October 25, 2017

SOUND OFF | Cardi B vs. The World

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This year, Cardi B exploded onto the rap scene with “Bodak Yellow” after remaining relatively unknown, though she did have a large Instagram following and became a regular cast member on a reality TV show, Love & Hip Hop, New York, in 2015. Due to “Bodak Yellow”’s success, Cardi B became the first female rapper to, unassisted, hit Number 1 on the Billboard charts (other female rappers only reached Number 1 with features on their songs). She most recently began involving herself in social issues, arguing that she was kicked out of a hotel due to her race, and instigating social justice issues using her fame.

Despite this, however, I don’t see Cardi B sustaining success for much longer. One reason why “Bodak Yellow” became popular, other than sending a powerful message for independent women of color, is that it sounds incredibly similar to Kodak Black’s “No Flockin”. In fact, the song was named Bodak Yellow as a shout-out to Kodak Black. She stated at one concert; “And for anybody that telling me, ‘Oh b***h, you copied Kodak flow, you copied this and that flow.’ So what, b***h? So what? I’ma sound like all your favorite rappers.” Continuing; “One day I’ma sound like Kodak, the next day I’ma sound like Meek Mill, the next day I’ma sound like Migos,” she added. “I don’t give a f**k.”

Which is great. That’s totally fine. Except, why? Why would you want to copy other rappers instead of coming up with your own style?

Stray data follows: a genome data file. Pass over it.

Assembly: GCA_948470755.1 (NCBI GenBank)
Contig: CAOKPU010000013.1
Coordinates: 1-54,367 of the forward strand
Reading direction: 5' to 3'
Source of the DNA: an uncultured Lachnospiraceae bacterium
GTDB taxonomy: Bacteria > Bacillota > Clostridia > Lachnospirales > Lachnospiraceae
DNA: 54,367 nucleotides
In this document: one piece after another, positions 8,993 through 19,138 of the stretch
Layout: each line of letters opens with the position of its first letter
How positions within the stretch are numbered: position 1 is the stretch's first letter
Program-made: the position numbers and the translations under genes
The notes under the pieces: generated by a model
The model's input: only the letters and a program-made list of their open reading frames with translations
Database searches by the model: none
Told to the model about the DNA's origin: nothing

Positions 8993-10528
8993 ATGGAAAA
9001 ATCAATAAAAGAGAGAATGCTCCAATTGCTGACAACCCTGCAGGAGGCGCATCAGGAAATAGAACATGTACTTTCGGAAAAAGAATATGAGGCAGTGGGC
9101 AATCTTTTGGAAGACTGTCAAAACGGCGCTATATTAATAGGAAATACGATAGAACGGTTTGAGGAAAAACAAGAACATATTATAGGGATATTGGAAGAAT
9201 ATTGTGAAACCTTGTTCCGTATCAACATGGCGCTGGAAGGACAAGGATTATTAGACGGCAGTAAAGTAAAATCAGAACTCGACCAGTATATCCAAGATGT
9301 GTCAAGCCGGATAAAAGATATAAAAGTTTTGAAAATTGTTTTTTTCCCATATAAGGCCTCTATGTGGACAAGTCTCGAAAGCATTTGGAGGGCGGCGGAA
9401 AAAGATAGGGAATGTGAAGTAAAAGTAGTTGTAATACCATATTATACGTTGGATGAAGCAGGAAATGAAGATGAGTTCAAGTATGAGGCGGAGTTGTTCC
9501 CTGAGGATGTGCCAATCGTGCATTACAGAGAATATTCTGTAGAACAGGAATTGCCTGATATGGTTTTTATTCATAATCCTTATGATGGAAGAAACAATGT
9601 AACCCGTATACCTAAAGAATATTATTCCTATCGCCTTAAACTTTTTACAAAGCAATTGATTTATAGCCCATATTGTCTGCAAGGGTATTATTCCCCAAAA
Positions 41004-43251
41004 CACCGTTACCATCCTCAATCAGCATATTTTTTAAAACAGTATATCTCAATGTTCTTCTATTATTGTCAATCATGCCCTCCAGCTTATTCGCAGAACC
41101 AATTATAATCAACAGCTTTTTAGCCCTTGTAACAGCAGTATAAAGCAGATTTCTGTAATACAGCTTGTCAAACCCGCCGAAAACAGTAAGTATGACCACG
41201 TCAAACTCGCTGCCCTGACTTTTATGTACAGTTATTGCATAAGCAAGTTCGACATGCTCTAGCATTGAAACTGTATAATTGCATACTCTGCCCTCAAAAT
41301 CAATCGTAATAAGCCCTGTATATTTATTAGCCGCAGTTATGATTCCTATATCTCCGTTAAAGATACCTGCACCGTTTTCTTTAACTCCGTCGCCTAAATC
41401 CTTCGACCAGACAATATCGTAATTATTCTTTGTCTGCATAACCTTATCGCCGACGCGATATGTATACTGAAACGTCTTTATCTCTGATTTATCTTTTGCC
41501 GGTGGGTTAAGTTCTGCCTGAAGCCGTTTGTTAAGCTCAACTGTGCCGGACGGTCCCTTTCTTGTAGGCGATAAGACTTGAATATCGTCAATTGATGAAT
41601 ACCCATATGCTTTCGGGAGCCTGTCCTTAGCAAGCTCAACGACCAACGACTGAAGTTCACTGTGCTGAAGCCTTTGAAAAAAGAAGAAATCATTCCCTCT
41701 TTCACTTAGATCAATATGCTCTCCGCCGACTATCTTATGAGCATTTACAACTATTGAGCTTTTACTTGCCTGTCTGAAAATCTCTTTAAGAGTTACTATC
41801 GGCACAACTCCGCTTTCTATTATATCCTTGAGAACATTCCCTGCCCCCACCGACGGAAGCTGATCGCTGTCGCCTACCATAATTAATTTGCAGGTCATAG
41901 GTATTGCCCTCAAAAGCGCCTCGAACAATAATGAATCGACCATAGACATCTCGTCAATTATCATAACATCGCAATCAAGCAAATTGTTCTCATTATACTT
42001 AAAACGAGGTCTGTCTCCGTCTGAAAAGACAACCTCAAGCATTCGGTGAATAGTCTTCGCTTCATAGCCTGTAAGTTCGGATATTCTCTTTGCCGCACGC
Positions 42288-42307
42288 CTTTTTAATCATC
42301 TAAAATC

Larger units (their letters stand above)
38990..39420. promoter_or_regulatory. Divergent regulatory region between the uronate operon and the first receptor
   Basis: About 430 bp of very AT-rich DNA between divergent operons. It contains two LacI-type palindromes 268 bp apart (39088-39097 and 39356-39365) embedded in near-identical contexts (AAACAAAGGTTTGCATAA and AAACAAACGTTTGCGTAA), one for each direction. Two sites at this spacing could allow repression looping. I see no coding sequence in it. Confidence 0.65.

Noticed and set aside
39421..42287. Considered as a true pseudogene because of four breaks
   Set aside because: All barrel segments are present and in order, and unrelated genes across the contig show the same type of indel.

This isn’t just a problem with Cardi B — it’s so common among many new hip-hop artists today. Playboi Carti sounds like Madeintyo sounds like Lil Uzi Vert (can they all just get on a track together called “yah” and just say “yah” over and over for three minutes? Because that would be great). As described by J. Cole, “…these amatuer rappers, lil whatever, just another short bus rapper…”, these rappers too easily and too often copy each other’s sound and flow instead of striving for individuality. I don’t see much future success for Cardi, or any of these new upcoming rappers, if they plan on just copying rappers forever.

Of course, she can carry the success of Bodak Yellow into carving her own style in the rap game, following the career path of singer Zayn Malik, who switched from a generic pop boy-band model to a solo R&B career. If she doesn’t, though, she’ll drop off like artists The Game or 50 Cent, rappers who found fame in the mid 2000s by riding the gangsta-rap phase, but were unable to find their own styles and advance their careers. 

The current status of rap is saturated with B-list SoundCloud rappers cycling through the same sounds, the same Migos-type lyricism. Ugly God, Smokepurpp, Lil Pump, Ski Mask the Slump God, Playboi Carti, and Madeintyo all found moderate amounts of fame using this model, some finding more success than others. If Cardi doesn’t switch things up soon and identify herself as someone with a novel musical idea, she could be lost in the sea of these semi-famous artists.

As the first female rapper to achieve this level of success in the male-dominant hip-hop culture, Cardi B takes on the responsibility as a pioneering woman increasing female visibility in rap and hip hop. If she continues to copy other rapper’s styles rather than generating her own voice, it would be too easy to label her as “the female Migos” or “the female Kodak.” No one has labeled Beyonce as “the female Jay Z,” or Jhene Aiko the “female Bryson Tiller.” I think it’s important for Cardi B to start finding her own voice as well, or else such labeling will start to happen, and her career may take a tumble.

Also, why would she want to sound like Meek Mill? The dude just screams his head off into the mic every time he gets on the track.